Quarantine Newsletter #21
Dear friends, 
Happy Wednesday! This week, I am excited to present our next Laboratory series with Allana Clarke, a dear friend of mine, who is joining us at the end of this month to share about her multi-disciplinary and extensive practice. We're also launching a new alumni series focused on our awesome Cuesta arts grads. 

I recently discovered the work of Jerónimo Hagerman, a Mexico City-based artist whose work bridges fields of architecture, conceptual art and ecological and botanical-based practice. I found myself getting lost in images of his work (pro-tip - google his name, click the "image" tab, and just scroll through the greenery). It's difficult to find English-language reviews or videos that feature his work but I encourage you to engage the images, and explore some of his projects on his gallery website, as well as the links I've shared below.

I appreciate the way it seems Hagerman prioritizes collaboration in his practice - with other artists, with the local cultural and architectural landscape, and with nature. I think his work is important to engage right now, when many of us can only have relationships with nature. I have been struck lately by the generosity of the natural world in San Luis Obispo county, if we would only be open to receive it. I am so excited to have discovered Hagerman's work, who focuses so much on celebrating this generosity and intelligently integrating it into our daily lives.

Laboratory Series IV: Allana Clarke

October 29, 5-6:30 p.m.

Virtual Event: Zoom Webinar

Join us for our third event in our Laboratory Series, a conversation series with Black-identified artists in collaboration with R.A.C.E. Matters San Luis Obispo. Join us in conversation with Allana Clarke.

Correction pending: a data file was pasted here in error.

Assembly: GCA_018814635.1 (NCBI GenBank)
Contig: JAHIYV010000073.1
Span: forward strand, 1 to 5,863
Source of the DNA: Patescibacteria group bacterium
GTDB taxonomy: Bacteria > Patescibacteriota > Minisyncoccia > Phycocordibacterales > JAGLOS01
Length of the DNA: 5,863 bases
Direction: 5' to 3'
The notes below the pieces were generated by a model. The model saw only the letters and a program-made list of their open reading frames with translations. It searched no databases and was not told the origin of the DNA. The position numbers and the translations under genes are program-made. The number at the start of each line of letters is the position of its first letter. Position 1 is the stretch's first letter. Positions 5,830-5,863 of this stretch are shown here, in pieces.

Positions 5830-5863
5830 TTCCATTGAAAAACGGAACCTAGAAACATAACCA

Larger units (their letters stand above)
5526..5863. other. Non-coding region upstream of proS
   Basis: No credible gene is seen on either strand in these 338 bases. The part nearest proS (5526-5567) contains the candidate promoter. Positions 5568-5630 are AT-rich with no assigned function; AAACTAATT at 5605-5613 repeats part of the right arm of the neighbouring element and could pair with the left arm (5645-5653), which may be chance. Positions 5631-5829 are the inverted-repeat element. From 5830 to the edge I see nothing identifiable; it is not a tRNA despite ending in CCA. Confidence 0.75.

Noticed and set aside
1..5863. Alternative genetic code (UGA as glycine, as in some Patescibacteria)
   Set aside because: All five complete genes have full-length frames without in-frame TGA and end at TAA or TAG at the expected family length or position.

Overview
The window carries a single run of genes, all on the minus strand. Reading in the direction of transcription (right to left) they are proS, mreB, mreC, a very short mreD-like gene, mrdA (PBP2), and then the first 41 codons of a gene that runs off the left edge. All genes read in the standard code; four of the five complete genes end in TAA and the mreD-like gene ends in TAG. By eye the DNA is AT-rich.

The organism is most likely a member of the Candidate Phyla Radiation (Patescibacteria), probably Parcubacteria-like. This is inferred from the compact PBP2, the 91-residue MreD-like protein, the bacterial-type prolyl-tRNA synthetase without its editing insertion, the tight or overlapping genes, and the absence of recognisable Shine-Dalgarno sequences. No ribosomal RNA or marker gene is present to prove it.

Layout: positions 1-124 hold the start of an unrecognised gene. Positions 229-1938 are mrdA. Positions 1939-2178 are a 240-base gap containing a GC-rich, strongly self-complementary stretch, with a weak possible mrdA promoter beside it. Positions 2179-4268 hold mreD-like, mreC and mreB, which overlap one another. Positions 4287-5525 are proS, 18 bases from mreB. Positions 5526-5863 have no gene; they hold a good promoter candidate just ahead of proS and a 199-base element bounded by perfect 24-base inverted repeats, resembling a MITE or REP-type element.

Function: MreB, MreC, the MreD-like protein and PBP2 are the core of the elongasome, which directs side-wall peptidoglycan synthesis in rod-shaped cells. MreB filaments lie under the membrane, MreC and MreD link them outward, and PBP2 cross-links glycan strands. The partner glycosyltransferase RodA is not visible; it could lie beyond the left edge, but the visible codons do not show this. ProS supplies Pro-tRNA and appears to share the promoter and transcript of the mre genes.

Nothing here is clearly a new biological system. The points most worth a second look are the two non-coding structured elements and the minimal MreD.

Allana Clarke is a Trinidadian-American artist whose practice is built upon a foundation of uncertainty, curiosity, a will to heal, and an insistence upon freedom. Fluidly moving through video, performance, photography, and text, her research-based practice incorporates socio-political and art historical texts, to contend with ideas of Blackness, the binding nature of bodily signification, and of the possibility to create non-totalizing identifying structures. Clarke received her BFA in photography from New Jersey City University in 2011 and an MFA in Interdisciplinary Practice from MICA’s Mount Royal School of Art in 2014. Clarke has been an artist in residence at the Skowhegan School of Painting & Sculpture, The Vermont Studio Center, Lighthouse Works, and Yaddo. She has received several grants including the Toby Devan Lewis Fellowship, Franklin Furnace Fund, and a Puffin Foundation Grant. Her work has been screened and performed at Gibney Dance in NY, Invisible Export NY, New School Glassbox Studio NY, FRAC in Nantes, France, SAVVY Contemporary in Berlin and was featured in the Bauhaus Centennial edition Bauhaus Now: Is Modernity an Attitude. She is currently a 2020 NXTHVN fellow and an assistant professor at Wayne State University in Detroit.



Jerónimo Hagerman (Mexico City, 1967) lives and works between Mexico City and Barcelona. His research has focused on analysing the ways in which human beings and nature relate to each other, with the purpose of inviting us to reflect on our position as just another component in the natural universe.

Hagerman has shown at Mexico City's major museums. His work has also been shown outside Mexico, in Spain, Norway, Uruguay, the United States, Canada, Japan, Poland, France, Singapore, Ireland, Panama, and Russia. Likewise, he has participated in numerous individual and collective exhibitions, as well as commissioned projects. Currently the artist is developing architectural collaborations, using plant interventions in public and private spaces.

Explore Jeronimo's work on his gallery website

And if I could fly, how high would I reach? - Jerónimo Hagerman

Explore Jeronimo's Website
Brief video on one of his ecology-based projects
Brief video one of his collaborative projects
Alumni Panels with Cuesta graduates
In collaboration with the Cuesta student Art Circle, we are launching a new bi-monthly series featuring graduates of Cuesta College (and sometimes Hancock College) art program. The intent with this series is to celebrate the work of our alum and inspire current students to think of their practices and career paths in new ways. MARK YOUR CALENDARS for the first of these events, on November 12 at noon PST with Cristal Tappan and Joshua Solis. Registration information to follow!
In love and light,
Your friendly neighborhood gallery curator,
Emma Saperstein
Copyright © 2020 Fine Arts Department at Cuesta College, All rights reserved.

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